Are Prestigious Brands Underestimating Facebook?

Facebook accounts for one out of every eight minutes spent online, yet none of the 100 most prestigious brands engage in commerce on the leading social network.

And that’s just the beginning of L2′s findings, compiled in partnership with Buddy Media, in an index of the 100 most prestigious brands’ usage of social media, in partnership with Buddy Media.

Scott Galloway, founder of L2 ThinkTank, says:

“While many prestige brands wait for hard [return on investment] to justify a shift in human, creative, and financial capital from traditional to emerging platforms, others have taken a leap of faith and are in an arms race to acquire Facebook likes.” With cost-per-click “ads on Facebook up 40 percent” in the first quarter of 2011 versus the same time last year, “the industry may look back and regret not having aggressively built communities for a fraction of the cost. However, winning on Facebook is more than just like count. Although many prestige brands maintain monocular focus on the size of their Facebook community, they have failed to embrace the authentic two-way communication and marketing activation required to monetize the platform.”

The Top Ten

Auto and beauty brands hold the top ten spots in the list:

  1. BMW
  2. Clinique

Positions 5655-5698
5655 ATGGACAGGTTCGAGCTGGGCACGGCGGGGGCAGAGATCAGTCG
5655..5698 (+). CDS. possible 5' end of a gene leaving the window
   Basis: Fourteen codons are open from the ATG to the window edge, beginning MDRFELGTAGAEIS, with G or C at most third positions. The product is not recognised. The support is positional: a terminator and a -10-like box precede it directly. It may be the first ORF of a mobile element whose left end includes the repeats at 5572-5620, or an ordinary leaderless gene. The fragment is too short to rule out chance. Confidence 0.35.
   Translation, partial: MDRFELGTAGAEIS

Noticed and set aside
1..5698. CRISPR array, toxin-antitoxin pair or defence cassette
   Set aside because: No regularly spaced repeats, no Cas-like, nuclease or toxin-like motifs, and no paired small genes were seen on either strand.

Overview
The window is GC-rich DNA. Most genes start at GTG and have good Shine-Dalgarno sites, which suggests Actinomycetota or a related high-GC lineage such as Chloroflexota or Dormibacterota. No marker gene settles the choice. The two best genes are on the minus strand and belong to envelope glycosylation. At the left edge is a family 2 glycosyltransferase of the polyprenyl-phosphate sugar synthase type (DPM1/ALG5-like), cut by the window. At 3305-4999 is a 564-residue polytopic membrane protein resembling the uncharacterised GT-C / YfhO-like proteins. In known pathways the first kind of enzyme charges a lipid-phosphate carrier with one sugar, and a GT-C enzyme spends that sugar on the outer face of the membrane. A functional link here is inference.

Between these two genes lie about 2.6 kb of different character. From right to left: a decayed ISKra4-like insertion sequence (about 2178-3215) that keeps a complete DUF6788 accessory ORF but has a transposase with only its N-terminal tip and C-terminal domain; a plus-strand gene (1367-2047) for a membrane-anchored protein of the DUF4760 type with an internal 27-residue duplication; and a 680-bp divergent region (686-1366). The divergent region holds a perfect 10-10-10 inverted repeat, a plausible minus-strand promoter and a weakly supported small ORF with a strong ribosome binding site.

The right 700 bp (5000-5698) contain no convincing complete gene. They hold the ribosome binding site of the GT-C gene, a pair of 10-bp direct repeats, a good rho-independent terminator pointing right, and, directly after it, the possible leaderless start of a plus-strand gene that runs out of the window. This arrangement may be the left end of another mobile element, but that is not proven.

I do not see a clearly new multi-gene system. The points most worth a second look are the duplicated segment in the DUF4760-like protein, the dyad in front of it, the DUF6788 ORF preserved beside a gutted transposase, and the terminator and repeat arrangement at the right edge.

3. Audi
  4. Lexus
  5. Bare Escentuals
  6. Benefit
  7. Bobbi Brown
  8. Johnnie Walker
  9. Belvedere
  10. Tory Burch

About Those Wall Posts

Other highlights of Buddy and L2′s findings include:

  • Twenty-percent of prestige brands do not allow fans to post on their walls, but they all got lower ratings than the brands that do let people post on their walls.
  • Analysis of more than 800 brand wall posts demonstrates that posts about products garnered the highest interaction rates across the study.
  • Posts around contests and promotions registered the lowest interaction rates.
  • Prestige Facebook efforts are poorly integrated across digital platforms. Just over half are promoted on brand sites through share technology, and only 29 percent incorporate the open graph like application programming interface.

“Our thesis is that competence on Facebook is inextricably linked to shareholder growth in the prestige industry,” says Galloway.

Click here to download a copy of the report. Now, what do you think about Galloway’s theory, dear readers?



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